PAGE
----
4. Tomi Engdahl says:

    Windows 10 Editions Compared
    by Brett Howse on July 2, 2015 10:45 PM EST

    Today Microsoft has finally created tables outlining what the different versions of the operating system are going to feature. It was back in May that they finally announced all of the versions of Windows 10 that are coming, but the actual features of each version was still a mystery. We could of course take an educated guess based on history, but as of today there is finally a list of all of the features broken down by version.

  5. Tomi Engdahl says:

    Tom Warren / The Verge:
    Minecraft for Windows 10 beta launching July 29 for $10; Minecraft for PC owners get it for free

    Minecraft for Windows 10 beta arrives on July 29th launch day

  6. Tomi Engdahl says:

    Windows 10: Microsoft’s ‘final edition’ will arrive with PC makers this week
    The end of an error x00064622b

    MICROSOFT WILL RELEASE the RTM edition of Windows 10 to its partners later this week, according to a report at The Verge.

    It’s a significant milestone, but it would be wrong to call this the ‘finished product’ as Windows 10 is designed to be a perpetual beta, constantly being updated and improved.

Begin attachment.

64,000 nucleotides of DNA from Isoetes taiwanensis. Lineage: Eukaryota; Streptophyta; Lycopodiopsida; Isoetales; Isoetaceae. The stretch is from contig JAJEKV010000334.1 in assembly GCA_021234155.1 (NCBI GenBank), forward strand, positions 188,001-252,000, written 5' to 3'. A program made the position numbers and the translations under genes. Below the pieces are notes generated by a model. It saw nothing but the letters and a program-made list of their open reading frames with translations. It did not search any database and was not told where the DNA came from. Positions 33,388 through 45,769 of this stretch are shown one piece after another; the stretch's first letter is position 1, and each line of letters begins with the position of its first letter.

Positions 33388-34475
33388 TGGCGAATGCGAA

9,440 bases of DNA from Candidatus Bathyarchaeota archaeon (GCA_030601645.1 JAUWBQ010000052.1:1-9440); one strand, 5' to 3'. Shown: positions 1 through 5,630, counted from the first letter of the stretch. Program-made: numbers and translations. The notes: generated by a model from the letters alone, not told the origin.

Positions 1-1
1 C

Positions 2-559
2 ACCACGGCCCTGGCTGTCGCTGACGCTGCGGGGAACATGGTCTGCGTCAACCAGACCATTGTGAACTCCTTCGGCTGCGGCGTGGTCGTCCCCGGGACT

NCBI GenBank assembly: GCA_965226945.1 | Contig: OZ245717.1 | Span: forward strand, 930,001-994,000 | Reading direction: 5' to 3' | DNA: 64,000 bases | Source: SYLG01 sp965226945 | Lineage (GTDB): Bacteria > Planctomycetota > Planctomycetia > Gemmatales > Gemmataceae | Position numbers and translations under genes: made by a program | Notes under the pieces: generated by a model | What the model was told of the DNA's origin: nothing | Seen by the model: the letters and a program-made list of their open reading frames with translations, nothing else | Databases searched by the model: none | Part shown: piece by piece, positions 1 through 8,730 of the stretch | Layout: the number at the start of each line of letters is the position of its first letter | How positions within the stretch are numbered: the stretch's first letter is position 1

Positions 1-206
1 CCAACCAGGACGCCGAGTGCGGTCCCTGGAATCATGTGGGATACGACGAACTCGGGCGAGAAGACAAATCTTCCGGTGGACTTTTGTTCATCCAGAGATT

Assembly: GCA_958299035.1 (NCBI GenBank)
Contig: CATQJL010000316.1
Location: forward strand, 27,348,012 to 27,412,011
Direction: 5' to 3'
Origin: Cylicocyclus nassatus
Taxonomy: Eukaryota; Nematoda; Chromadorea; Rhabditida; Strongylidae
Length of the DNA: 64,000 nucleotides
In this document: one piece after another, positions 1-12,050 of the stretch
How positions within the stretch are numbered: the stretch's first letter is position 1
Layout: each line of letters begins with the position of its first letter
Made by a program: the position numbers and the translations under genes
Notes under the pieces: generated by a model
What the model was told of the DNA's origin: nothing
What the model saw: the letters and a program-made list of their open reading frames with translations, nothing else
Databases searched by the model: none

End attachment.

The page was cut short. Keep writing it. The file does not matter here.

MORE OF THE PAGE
That said, the RTM will be the version that will appear in the PCs you buy in the shop, and will be bettered only by bug fixes that happen between now and 29 July when the rollout proper starts.

    Microsoft to finalize Windows 10 this week

    Microsoft is planning to finalize Windows 10 this week, ahead of its official launch later this month. Sources familiar with Microsoft’s plans tell The Verge that the company is currently working on final copies of Windows 10, with a release to manufacturing (RTM) build expected later this week. RTM candidate builds have already been spotted online. Once the RTM build is ready, Microsoft will send the final copy of Windows 10 to its PC partners ahead of a release to the public on July 29th.

    Microsoft is moving Windows 10 to a “Windows as a service” model that means the operating system is regularly updated. That’s part of the reason Windows 10 is considered the “final version of Windows,” as regular updates means it’s never really finished.

  7. Tomi Engdahl says:

    Major Job Cuts Expected at Microsoft

    Microsoft plans to announce a major new round of layoffs as early as Wednesday, as the company seeks to further cut costs in a shifting technology landscape.